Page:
It sounds good to me what you suggested.
From those frequent words left in white, perhaps it would useful to give the option to mark them also according to their grammar function in the sentence (noun, verb, adjective, adverb, preposition). That can help getting you familiar with complex new sentence structures, and anticipating what each word would correspond with in the translation. I would do that with the underlines you suggested. You can also try to apply this to all the words in the sentence rather than just white words.
If I select the first 3,000, I would still like a special color to highlight the first 1,000 within those, as frequency there is the most significant by far (there is little difference in frequency above this). Maybe slightly bolding them would suffice (reducing colors).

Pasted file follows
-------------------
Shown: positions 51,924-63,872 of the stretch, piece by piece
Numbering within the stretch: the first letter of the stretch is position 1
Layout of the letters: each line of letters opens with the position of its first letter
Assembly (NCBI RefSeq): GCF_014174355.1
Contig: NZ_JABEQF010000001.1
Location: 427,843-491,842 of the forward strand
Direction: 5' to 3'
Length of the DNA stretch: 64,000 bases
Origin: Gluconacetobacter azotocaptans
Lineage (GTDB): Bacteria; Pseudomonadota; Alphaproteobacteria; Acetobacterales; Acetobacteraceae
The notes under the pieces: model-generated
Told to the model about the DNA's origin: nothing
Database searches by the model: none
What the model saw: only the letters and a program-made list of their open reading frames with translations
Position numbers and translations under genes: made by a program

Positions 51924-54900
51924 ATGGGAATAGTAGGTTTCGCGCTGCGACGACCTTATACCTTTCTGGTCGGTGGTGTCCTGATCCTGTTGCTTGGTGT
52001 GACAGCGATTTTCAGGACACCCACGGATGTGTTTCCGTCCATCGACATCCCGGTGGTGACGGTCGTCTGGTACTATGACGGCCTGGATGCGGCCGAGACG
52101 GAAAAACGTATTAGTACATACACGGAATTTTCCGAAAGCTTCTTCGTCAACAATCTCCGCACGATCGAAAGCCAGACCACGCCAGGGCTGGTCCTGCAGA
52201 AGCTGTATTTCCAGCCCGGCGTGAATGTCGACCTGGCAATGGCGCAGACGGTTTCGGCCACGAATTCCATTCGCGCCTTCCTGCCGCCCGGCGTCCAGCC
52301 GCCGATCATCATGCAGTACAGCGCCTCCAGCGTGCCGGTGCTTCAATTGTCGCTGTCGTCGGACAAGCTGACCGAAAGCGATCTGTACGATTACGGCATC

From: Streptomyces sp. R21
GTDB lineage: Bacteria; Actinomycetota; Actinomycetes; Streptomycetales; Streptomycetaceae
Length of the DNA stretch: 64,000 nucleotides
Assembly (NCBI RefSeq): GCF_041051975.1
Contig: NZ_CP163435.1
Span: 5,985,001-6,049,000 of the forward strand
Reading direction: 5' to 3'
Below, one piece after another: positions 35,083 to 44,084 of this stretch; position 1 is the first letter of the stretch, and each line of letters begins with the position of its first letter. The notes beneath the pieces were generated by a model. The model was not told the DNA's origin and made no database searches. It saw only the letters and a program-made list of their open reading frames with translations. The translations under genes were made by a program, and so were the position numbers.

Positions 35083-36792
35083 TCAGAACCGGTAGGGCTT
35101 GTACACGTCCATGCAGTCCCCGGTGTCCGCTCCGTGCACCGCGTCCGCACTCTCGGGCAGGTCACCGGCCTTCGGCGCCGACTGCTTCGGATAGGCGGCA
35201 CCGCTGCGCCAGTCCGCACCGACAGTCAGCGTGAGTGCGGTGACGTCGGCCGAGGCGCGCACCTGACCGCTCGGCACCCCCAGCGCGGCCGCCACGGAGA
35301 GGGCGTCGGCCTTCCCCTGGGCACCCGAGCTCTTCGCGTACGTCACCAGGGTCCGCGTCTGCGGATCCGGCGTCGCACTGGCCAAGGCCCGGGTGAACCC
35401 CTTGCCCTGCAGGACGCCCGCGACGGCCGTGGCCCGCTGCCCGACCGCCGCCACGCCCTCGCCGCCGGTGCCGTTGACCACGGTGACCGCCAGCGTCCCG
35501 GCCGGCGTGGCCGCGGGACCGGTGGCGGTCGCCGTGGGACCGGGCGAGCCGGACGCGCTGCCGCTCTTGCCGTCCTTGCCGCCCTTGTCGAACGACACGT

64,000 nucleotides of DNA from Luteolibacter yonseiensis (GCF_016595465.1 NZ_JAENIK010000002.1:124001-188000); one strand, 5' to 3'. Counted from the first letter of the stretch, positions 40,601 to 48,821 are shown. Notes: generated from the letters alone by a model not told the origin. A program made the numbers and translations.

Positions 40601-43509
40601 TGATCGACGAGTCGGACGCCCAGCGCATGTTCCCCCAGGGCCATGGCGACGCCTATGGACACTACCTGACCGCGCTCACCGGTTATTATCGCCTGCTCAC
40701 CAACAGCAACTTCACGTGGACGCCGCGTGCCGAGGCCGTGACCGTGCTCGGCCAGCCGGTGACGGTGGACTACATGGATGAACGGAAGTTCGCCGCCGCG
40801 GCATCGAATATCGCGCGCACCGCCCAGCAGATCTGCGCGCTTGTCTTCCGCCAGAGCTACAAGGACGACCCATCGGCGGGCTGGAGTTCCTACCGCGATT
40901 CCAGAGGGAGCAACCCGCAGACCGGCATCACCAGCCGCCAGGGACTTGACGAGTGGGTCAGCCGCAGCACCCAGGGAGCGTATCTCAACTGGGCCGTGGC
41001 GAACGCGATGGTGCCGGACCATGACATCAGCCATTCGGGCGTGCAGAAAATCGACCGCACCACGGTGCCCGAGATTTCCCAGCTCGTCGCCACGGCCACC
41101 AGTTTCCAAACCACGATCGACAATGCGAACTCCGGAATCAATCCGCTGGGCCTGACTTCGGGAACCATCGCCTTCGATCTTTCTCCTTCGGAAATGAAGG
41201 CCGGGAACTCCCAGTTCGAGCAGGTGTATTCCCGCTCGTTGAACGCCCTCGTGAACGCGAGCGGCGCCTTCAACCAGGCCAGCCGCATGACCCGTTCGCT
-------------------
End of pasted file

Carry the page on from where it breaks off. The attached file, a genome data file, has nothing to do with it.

Also, perhaps it would be better to color the frequent words in purple, instead of the infrequent ones, since those are the ones we’re interested in, anyway. When no purple words would remain you will know you completed phase 1 in your studies (doing it like this you’re also reducing the color purple with time, which is better, as to not overload the user with too many different colors).
Since white is the default color, if you highlight just the infrequent words, it is likely that your code would leave stranglers behind in white, that it missed to catch, a color which would suggest that they’re frequent, while they’re not. That is another reason why it would be better to highlight the focus group directly rather than the other way around.
It actually gives me great pleasure seeing it turn all into green as it’s now. I quite like it.
If it still bug you guys perhaps you can offer 2 display styles to choose from to satisfy everyone preferences.